In addition to Charming of the Plough, we also have the Swedish known holy tide of Disting as observed in Uppsala. Disting was partly comprised of the Disablot (a special communal ritual to the Disir) as well as a regular Thing gathering. Rituals to the Disir exist at several different times in sources among varying geo-specific locations, some we see at the Winternights celebration, another at Yule’s Mother’s Night, and another in the aforementioned Disting, which suggests that observance of the Disablot may have varied based on different cultural traditions. The Disir embody the protective female spirits that look after individuals, their families, and the tribe or community. As such, both Goddesses as well as female ancestors comprise the Disir.

Things, as seen throughout the ancient world, were gatherings of people with appointed representatives where legal matters were discussed, people came together in the spirit of trade, and it was sometimes also used to help look for spouses for eligible men and women. In pre-Christian times the Things happened several times a year at this location, but after the conversion to Christianity only one Thingtide was still observed, the one that fell at this time of year, specifically at Candlemas. While this Thingtide kept its original timing, the religious aspects of the gathering were removed.

In Heimskringla, we have a description of the ancient holy tide of Disting. A sacrifice was offered at Uppsala for both peace, and victory to the king. In another section of that text, we have a description of a Disablot, which suggests that the King oversaw the ritual in his role as High Priest, while ritually riding around the sacred hall. Just as we have aspects of land-taking in stories of Gefjon, or as exhibited in the Æcerbot, we can understand that it is likely that the King’s riding on his horse probably ritually connected to some aspect of land-taking, or boundary making as well.

Land-taking isn’t just for the past either. If you look at the way the “Freedom to Roam” laws operate, as seen throughout Europe (including Norway, Sweden, England, Scotland, Wales, etc.), this ancient concept is still in a sense being used. In the case of the Freedom to Roam, it grants rights to citizens who responsibly and without harm to the property, traverse it so they can have access for the purposes of exercise and recreation to these undeveloped parcels of land, or lands specifically set aside for community use like common land and village greens. In other areas, these rights of access to the common land are only upheld so long as at least once in a stipulated period of time it has been used. In some areas there are community-wide traditions where all the able-bodied people will go on a walk to make sure they keep these areas ‘claimed’ as common land. For this reason, some of the more hardy Heathens may opt for a camping trip at this time of year.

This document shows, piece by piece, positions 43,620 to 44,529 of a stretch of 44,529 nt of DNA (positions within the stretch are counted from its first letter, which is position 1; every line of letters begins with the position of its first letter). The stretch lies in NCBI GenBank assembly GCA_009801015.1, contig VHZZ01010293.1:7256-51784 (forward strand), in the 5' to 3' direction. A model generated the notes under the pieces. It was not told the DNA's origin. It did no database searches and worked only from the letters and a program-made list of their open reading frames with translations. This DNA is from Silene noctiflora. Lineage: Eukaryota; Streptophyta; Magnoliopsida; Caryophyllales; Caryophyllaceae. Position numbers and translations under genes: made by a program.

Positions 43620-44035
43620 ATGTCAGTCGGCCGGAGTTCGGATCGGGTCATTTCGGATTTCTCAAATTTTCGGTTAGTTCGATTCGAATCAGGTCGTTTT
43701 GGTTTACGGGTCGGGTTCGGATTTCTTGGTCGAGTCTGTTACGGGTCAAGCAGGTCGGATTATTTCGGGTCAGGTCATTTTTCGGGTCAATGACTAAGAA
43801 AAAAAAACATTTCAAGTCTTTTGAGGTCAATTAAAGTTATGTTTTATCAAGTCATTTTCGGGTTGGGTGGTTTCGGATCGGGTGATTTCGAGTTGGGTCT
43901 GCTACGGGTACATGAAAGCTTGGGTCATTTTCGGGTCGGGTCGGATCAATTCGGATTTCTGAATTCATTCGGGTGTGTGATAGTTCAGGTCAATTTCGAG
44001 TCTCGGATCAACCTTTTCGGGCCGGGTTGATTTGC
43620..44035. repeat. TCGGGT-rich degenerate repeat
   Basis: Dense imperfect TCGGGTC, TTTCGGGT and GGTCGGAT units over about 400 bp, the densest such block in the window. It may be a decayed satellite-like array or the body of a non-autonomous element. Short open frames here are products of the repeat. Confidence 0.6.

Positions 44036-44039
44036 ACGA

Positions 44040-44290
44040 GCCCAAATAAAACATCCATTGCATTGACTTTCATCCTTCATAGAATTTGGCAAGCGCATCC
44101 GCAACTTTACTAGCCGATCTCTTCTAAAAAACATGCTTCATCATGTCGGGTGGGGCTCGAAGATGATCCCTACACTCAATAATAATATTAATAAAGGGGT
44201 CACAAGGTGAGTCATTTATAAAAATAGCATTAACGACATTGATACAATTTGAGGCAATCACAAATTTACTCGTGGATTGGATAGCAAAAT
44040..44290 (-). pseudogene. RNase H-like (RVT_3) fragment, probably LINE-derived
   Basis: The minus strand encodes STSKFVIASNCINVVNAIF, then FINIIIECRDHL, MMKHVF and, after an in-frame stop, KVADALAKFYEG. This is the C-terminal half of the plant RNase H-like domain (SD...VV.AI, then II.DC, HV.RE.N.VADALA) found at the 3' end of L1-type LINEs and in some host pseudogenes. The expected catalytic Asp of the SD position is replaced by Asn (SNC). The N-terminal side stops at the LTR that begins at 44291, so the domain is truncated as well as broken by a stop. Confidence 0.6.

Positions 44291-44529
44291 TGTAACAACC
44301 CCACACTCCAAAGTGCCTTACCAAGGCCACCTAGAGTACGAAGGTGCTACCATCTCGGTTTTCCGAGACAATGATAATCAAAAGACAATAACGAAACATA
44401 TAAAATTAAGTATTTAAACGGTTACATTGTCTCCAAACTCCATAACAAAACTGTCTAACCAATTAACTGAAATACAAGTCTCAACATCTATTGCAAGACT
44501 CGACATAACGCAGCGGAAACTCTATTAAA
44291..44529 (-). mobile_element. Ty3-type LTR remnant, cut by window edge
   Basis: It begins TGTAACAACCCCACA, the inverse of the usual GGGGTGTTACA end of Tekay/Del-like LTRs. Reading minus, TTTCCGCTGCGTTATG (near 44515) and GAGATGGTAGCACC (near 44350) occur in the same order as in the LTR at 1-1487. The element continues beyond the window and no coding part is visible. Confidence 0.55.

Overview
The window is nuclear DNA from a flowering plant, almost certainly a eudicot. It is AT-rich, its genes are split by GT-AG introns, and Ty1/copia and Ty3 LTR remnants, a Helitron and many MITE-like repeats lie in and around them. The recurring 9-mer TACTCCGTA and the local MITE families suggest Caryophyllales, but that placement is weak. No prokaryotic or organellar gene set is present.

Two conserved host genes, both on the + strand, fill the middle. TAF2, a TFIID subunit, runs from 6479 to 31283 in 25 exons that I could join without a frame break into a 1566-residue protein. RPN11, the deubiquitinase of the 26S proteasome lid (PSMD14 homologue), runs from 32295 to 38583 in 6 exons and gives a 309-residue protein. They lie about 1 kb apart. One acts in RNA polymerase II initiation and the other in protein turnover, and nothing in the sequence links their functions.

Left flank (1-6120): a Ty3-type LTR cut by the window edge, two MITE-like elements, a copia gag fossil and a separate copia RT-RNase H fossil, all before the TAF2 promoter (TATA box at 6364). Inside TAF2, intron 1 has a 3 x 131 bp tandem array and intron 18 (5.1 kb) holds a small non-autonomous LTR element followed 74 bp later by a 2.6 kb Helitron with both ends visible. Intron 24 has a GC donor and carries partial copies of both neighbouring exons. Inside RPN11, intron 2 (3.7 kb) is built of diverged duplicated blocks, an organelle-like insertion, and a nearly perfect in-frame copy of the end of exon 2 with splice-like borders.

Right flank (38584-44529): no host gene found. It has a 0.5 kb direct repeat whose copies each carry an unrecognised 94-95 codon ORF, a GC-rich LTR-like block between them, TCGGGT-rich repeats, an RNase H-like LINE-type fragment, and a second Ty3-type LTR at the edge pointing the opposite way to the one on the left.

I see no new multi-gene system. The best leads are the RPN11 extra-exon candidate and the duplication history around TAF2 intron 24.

There is an 8th century text, indiculus superstitionum et paganiarum, that mentions that in the month of February there was a celebration still on-going in Germany called Spurcalia. Spurcalia is a Latin name used to describe the celebration, and it is believed that it roots to the German word Sporkel, which meant piglet. In fact in parts of Germany the month of February was actually called piglet-month, or Sporkelmonat, and the Dutch name of the month is the very similar Sprokkelmaand. The assumption is made that with the first livestock births of the year occurring, that pigs were most likely sacrificed at around this time. While this is an obscure reference even to most Heathens, there are a handful who use Spurcalia as their inspiration for making sure there’s some pork on the altar given in offering to the Gods and Goddesses.

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Source: D’Aulaire’s Book of Norse Myths

My Prayer to Gefjon

Hail to thee Land-churner,
Happiness-bright.
May your blessings lay
tilled in the fields.

May our industry
in the days ahead
reap the harvest of them.

So do I ask;
so do I hail thee:
GEFJON!